Downtown Wichita is ending the year on a high note, offering hope for even more growth and redevelopment in the coming year.
Several projects that have been or will be completed this month will cause more people to stay and play downtown.
The new Robert D. Love Downtown YMCA, 402 N. Market, has helped change the landscape of downtown. The 110,000-square-foot, glass-filled building officially opened last week and is expected to draw 30,000 adults and children in its first year – twice as many as the old Central Y.
Player Piano Lofts, 704 E. Douglas, is opening Saturday. The 1901 building was renovated to include 36 units, many of which already have been leased.
The Ambassador Hotel Wichita is opening Dec. 26. The 14-story, upscale hotel at Douglas and Broadway will feature 117 rooms, as well as conference facilities and a steakhouse.
A number of other projects also were completed during 2012 or are nearing completion, including Zelman Lofts, the Renfro building apartments, a new public parking garage, and the renovation of St. Mary’s Cathedral (dedication scheduled for Feb. 2). All total, there were about $98 million worth of downtown projects completed this year.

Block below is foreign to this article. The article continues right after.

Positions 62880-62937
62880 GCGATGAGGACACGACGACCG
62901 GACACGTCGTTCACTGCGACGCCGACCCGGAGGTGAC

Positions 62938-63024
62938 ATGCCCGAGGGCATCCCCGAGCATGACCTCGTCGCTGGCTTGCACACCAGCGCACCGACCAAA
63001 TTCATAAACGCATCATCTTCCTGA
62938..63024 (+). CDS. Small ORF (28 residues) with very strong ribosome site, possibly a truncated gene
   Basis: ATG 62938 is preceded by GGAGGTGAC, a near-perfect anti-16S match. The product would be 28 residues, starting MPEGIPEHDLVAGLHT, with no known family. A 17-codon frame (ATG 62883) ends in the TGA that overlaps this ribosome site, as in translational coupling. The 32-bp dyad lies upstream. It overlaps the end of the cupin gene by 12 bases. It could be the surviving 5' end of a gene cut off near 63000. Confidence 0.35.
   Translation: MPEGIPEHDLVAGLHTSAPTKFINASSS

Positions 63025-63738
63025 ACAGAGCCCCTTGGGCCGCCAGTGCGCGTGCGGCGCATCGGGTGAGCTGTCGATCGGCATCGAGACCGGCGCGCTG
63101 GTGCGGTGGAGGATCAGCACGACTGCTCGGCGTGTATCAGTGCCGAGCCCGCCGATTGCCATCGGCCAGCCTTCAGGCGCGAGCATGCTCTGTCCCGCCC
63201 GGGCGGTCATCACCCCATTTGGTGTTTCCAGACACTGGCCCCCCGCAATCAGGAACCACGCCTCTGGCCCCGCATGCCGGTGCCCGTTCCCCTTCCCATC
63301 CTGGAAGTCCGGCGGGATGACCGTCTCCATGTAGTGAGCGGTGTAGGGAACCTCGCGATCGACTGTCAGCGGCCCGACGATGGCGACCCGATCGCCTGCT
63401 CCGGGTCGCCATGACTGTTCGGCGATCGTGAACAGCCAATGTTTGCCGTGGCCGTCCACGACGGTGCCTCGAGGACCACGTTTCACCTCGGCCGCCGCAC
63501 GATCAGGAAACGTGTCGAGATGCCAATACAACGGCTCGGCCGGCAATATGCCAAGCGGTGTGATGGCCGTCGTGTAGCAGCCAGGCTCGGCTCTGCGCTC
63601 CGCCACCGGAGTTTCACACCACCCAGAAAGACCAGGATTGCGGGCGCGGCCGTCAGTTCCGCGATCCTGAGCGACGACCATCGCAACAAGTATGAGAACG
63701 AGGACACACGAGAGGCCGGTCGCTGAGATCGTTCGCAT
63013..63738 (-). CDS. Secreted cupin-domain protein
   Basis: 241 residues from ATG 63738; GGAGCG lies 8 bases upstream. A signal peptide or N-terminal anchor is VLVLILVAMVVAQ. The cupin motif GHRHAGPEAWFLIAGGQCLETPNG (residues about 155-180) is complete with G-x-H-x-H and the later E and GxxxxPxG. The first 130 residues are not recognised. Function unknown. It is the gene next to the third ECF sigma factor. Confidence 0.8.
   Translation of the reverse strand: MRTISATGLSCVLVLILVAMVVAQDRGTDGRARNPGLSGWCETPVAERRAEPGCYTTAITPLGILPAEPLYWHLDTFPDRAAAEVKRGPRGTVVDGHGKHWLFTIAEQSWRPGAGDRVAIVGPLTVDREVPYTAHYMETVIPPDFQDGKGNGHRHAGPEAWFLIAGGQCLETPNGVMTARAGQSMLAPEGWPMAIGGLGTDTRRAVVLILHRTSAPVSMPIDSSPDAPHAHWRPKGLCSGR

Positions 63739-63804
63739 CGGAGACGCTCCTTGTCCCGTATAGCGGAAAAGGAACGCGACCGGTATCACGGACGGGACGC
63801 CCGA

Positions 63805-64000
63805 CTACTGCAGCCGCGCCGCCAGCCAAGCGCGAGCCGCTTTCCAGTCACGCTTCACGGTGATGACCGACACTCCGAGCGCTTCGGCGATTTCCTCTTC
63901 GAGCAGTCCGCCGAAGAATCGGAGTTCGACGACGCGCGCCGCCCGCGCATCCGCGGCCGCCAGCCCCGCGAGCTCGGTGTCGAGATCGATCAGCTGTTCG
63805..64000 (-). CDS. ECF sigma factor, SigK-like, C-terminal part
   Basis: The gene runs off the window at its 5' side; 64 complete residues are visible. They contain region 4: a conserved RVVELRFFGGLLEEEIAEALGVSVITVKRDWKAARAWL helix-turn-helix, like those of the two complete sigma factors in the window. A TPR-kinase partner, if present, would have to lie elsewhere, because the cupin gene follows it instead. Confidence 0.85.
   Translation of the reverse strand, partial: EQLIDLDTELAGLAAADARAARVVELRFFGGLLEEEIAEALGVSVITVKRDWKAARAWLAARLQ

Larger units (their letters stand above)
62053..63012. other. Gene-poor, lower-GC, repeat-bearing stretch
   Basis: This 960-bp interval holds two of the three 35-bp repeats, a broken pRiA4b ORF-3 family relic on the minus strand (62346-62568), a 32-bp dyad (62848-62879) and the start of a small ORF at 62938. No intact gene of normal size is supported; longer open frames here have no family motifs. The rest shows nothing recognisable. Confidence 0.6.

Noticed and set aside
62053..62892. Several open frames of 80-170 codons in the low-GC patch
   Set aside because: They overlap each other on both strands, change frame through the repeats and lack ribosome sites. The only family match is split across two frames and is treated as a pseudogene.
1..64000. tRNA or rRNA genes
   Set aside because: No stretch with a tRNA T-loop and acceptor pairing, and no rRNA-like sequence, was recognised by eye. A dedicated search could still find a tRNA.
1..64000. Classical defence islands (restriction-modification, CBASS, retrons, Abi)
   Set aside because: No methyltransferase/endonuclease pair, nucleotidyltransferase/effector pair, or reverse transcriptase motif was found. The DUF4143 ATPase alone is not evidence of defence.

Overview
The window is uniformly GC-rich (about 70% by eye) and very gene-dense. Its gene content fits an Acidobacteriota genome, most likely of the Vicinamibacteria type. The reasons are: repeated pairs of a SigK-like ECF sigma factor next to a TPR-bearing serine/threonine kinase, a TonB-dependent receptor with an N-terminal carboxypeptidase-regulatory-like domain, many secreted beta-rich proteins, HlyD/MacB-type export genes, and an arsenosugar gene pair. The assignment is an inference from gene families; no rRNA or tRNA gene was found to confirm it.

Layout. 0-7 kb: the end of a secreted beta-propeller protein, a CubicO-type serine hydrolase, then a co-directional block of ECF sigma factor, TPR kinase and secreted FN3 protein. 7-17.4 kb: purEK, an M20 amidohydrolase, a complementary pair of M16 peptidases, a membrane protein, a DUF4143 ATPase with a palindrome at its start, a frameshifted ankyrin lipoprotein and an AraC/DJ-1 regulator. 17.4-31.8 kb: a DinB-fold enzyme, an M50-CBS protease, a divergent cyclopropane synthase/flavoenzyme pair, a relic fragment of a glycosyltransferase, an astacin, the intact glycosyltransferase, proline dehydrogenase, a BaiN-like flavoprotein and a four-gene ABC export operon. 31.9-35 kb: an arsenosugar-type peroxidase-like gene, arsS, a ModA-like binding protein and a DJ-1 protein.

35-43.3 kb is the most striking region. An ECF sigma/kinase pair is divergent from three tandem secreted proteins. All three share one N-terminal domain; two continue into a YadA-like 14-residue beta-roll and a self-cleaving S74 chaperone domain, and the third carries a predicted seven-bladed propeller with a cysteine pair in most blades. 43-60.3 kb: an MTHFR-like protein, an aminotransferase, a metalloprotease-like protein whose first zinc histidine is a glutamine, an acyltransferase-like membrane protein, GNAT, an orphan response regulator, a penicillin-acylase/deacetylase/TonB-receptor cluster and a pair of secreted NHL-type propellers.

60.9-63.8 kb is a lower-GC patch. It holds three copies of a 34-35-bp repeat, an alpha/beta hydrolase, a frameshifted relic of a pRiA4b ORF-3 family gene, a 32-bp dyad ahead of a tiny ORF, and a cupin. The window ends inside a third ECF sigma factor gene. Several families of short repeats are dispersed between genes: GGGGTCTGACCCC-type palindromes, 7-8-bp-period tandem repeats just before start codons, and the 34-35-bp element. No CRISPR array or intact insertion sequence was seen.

And 2013 will be another big year, as about $50 million in projects are scheduled to be completed or initiated next year. These include the Kansas Leadership Center and Kansas Health Foundation Conference Center (the first new construction project along the core of Douglas Avenue in 38 years), WaterWalk west bank apartments, the Lux and the Douglas streetscape project.
In addition, the Wichita City Council approved this week the acquisition of the Exchange Place project by a Texas residential real-estate developer. City officials hope that the developer will breathe new life into the $65 million conversion of the Exchange Place and Bitting buildings at Market and Douglas into 230 apartments.
The Eagle also reported this week that there may be a buyer for Union Station. The former train station at 701 E. Douglas will help link Old Town to Intrust Bank Arena and other development projects.
City and downtown officials hope these projects spur other development, including in-fill construction at the old Allis Hotel site. One key to keeping this momentum going will be the continuation of the state’s historic tax credits, which help make it feasible to renovate historic buildings.
“This is a real dynamic time for our city,” said Jeff Fluhr, president of Wichita Downtown Development Corp.
Here’s hoping that dynamism continues next year and beyond.
For the editorial board, Phillip Brownlee